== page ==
Singles Going Steady is Comics Bulletin’s Weekly Review Roundup
Guardians of the Galaxy #11 (Marvel Comics)
(W) Brian Michael Bendis, (P) Valerio Schiti, (C) Richard Isanove, (L) VC’s Cory Petit
I dropped Brian Michael Bendis’ Guardians of the Galaxy when it relaunched after Secret Wars – prior to that I only had a passing fancy anyway, so it felt like as good a time as any to lighten my monthly load a bit. I’m glad I did, because if this Civil War II tie-in issue of Guardians of the Galaxy is an indication of the general series tone, it has to be frustrating getting through each new issue.
Why can’t Bendis write Rocket Raccoon? Is straightforward, unsubtle cleverness so difficult? Nick Kocher is killing in on Rocket Raccoon and Groot, so I know it can be done. Rocket reads like Jar-Jar Binks: wholly unnecessary “comic relief” that you mostly just wish would stop. But Rocket is just one thorn, and the biggest grievance I have is how quickly the Guardians are to support Carol Danvers without understanding the current situation on Earth – Captain Marvel calls and the Guardians come running like sheep?
It’s one thing to present a narrative in which the Guardians of the Galaxy get a distress call from a former teammate and decide to check it out, and though this is how Bendis frames the first half of the issue, it soon becomes clear that the team has no interest in hearing Tony Stark’s side of the argument, that they’ve come back to Earth to support Carol, end of discussion. Even when Peter Quill learns the more complex extent of the Ulysses paradigm and that the Ultimates are keeping the Mad Titan Thanos locked up in the Triskelion, he doesn’t seem to have issue with the ethics of the situation, choosing instead of focus on Thanos and Gamora’s potential reaction to learning of her father’s whereabouts.
Guardians of the Galaxy #11 connects to Civil War II about as tangentially as it can while still being relatively necessary (not necessarily good) reading. The Guardians show up as surprise backup at the end of Civil War II #4, so knowing how they got there could be construed as important. But really, this issue is filler with a shoehorned sub-plot about Thanos that probably won’t go anywhere.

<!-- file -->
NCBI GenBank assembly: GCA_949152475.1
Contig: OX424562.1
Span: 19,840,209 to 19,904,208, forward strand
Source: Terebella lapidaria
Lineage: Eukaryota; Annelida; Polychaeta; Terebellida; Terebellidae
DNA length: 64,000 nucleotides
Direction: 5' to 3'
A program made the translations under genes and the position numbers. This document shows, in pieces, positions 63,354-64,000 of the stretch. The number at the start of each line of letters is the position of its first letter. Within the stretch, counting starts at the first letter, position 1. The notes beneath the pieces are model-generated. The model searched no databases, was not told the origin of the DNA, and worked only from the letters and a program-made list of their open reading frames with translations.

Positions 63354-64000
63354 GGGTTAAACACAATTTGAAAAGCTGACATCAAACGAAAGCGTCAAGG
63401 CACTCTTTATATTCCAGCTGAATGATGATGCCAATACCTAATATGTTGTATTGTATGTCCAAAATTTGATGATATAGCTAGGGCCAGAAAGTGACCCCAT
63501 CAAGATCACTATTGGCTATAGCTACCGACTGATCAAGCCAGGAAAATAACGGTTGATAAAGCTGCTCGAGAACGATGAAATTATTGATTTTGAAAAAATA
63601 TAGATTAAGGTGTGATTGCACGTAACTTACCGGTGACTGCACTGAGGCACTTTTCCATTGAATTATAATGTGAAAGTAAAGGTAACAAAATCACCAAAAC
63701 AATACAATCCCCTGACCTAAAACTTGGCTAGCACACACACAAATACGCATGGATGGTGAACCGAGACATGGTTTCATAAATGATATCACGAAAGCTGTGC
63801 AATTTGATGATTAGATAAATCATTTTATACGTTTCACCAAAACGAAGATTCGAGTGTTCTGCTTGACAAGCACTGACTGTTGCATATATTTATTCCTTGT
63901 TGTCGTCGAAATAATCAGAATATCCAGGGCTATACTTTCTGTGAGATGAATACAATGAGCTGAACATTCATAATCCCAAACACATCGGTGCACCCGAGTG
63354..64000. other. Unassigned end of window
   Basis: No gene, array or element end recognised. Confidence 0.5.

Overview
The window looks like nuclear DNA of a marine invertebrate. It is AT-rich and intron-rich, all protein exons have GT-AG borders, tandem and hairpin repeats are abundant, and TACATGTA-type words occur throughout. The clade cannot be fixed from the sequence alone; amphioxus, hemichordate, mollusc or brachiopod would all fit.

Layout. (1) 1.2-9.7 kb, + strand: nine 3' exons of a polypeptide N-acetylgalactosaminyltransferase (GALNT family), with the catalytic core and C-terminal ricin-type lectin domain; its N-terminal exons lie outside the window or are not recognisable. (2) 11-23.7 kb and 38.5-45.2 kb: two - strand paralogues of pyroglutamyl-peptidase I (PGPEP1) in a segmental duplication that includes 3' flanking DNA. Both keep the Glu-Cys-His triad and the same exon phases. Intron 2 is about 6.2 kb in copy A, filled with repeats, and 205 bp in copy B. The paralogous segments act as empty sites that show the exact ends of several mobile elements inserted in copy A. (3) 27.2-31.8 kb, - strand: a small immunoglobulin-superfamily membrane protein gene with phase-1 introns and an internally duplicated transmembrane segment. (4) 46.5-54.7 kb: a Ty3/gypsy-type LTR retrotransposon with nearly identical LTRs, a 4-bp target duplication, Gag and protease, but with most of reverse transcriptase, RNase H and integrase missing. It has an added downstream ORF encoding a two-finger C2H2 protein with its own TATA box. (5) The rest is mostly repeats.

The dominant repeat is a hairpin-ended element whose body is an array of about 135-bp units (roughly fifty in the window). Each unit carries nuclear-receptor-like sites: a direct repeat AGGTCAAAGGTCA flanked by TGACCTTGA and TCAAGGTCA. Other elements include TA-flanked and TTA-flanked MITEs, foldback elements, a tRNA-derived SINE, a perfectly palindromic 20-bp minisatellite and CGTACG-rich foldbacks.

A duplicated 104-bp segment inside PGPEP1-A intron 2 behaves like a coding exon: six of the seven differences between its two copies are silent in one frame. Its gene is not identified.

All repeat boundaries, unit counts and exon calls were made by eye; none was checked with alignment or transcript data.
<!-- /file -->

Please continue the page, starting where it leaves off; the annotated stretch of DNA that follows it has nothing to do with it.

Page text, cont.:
— Jay Mattson
4001 A.D. #4 (Valiant Entertainment)
(W) Matt Kindt, (A) Clayton Crain, (L) Dave Lanphear
As was the case with 2015’s Book of Death and The Valiant, Matt Kindt and Clayton Crain’s 4001 A.D. has proven that comic event can indeed bring lasting impacts and be told in an engaging manner. There are no surprise deaths or shocking revelations. Rather, Kindt and Crain use the large, cosmic scope which they have developed and use it to tell a personal story – one of a father and son.
4001 A.D. #4 brings the event to a close, and readers can be prepared to check off the standard event tropes. There is a big climax, explosions, and the promise of a new direction. On the surface, those things do happen, but Kindt twists them in a manner that readers can sink their teeth into. Rai’s final confrontation with Father is not an action packed battle-to-the-death, but one of conversation. These two characters – both artificial – spend much of the issue expressing their feelings and debating the merits of their actions.
Throughout 4001 A.D. (as well as in the pages of Rai), readers have perceived Father – the sentient AI system which controls and operates New Japan – from the perspective of a few freedom fighters. They see Father as an oppressive force that has stunted humanity’s abilities for personal gain, a worldview which they have imprinted on Rai himself. In their final confrontation, Rai tells father that he is liberating humanity, even though the general populace shows no inclination or desire for liberation. Father even makes this point, pleading with Rai that the people of New Japan are ill prepared for the harsh environment of Earth. Unfortunately for Father, this falls on deaf ears.
Unfortunately, the great interaction between Rai and Father is undermined by the issue’s second half. 4001 A.D. #4 dedicates much real estate to setting up the future of Rai’s story, grinding the issue’s pace to a halt. Though it is to the issue’s overall detriment, Kindt and Crain wisely employ the technique of “show, don’t tell.” And readers are shown an Earth that is teeming with life and civilizations that the citizens of New Japan were previously unaware of. These pages enable Clayton Crain to create downright stunning visuals. His unique style, a perfect fit for the futuristic space land of New Japan, shines with each cityscape or landscape. Even if New Japan is no more, readers can trust that the future of Rai will at the very least look great.
— Daniel Gehen